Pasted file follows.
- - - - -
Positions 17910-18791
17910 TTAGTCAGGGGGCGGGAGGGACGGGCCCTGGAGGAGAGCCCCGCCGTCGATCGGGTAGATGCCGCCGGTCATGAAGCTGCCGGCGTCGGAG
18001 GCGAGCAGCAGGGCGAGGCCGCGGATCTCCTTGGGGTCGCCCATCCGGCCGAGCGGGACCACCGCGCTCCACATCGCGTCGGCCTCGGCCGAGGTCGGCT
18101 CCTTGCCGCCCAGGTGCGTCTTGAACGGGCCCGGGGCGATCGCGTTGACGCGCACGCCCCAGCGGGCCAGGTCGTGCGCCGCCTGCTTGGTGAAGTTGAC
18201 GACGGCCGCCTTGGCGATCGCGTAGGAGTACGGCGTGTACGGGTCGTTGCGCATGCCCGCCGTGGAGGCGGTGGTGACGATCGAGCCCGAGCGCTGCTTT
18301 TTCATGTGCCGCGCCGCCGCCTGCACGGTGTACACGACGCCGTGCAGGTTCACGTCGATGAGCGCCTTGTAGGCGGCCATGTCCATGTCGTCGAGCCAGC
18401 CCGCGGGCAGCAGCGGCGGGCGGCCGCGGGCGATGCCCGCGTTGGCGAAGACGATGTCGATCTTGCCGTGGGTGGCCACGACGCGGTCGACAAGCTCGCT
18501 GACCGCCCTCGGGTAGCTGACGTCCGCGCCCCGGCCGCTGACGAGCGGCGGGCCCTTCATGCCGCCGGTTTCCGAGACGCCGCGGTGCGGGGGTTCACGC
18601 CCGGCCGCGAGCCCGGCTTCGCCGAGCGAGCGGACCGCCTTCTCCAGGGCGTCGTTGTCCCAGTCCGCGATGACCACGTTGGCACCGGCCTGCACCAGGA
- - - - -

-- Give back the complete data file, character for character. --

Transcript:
Positions 17910-18791
17910 TTAGTCAGGGGGCGGGAGGGACGGGCCCTGGAGGAGAGCCCCGCCGTCGATCGGGTAGATGCCGCCGGTCATGAAGCTGCCGGCGTCGGAG
18001 GCGAGCAGCAGGGCGAGGCCGCGGATCTCCTTGGGGTCGCCCATCCGGCCGAGCGGGACCACCGCGCTCCACATCGCGTCGGCCTCGGCCGAGGTCGGCT
18101 CCTTGCCGCCCAGGTGCGTCTTGAACGGGCCCGGGGCGATCGCGTTGACGCGCACGCCCCAGCGGGCCAGGTCGTGCGCCGCCTGCTTGGTGAAGTTGAC
18201 GACGGCCGCCTTGGCGATCGCGTAGGAGTACGGCGTGTACGGGTCGTTGCGCATGCCCGCCGTGGAGGCGGTGGTGACGATCGAGCCCGAGCGCTGCTTT
18301 TTCATGTGCCGCGCCGCCGCCTGCACGGTGTACACGACGCCGTGCAGGTTCACGTCGATGAGCGCCTTGTAGGCGGCCATGTCCATGTCGTCGAGCCAGC
18401 CCGCGGGCAGCAGCGGCGGGCGGCCGCGGGCGATGCCCGCGTTGGCGAAGACGATGTCGATCTTGCCGTGGGTGGCCACGACGCGGTCGACAAGCTCGCT
18501 GACCGCCCTCGGGTAGCTGACGTCCGCGCCCCGGCCGCTGACGAGCGGCGGGCCCTTCATGCCGCCGGTTTCCGAGACGCCGCGGTGCGGGGGTTCACGC
18601 CCGGCCGCGAGCCCGGCTTCGCCGAGCGAGCGGACCGCCTTCTCCAGGGCGTCGTTGTCCCAGTCCGCGATGACCACGTTGGCACCGGCCTGCACCAGGA